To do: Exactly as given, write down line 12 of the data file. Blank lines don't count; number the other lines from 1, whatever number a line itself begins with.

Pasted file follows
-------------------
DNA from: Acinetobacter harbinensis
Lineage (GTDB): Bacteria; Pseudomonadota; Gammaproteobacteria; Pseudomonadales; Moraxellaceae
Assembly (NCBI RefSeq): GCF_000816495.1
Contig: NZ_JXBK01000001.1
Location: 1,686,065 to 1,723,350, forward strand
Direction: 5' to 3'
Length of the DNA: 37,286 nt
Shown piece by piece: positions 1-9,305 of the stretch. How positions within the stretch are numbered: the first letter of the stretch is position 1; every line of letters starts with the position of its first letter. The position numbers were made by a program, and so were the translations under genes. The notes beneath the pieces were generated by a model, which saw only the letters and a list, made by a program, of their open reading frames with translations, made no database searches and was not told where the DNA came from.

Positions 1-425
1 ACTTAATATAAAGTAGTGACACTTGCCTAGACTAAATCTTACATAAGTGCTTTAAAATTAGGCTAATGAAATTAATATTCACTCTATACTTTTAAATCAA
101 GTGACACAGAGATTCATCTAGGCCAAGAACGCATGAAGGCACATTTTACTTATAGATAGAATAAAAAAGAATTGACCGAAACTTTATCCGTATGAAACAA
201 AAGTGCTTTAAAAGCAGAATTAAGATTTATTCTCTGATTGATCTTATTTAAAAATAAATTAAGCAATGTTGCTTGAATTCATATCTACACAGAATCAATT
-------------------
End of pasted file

201 AAGTGCTTTAAAAGCAGAATTAAGATTTATTCTCTGATTGATCTTATTTAAAAATAAATTAAGCAATGTTGCTTGAATTCATATCTACACAGAATCAATT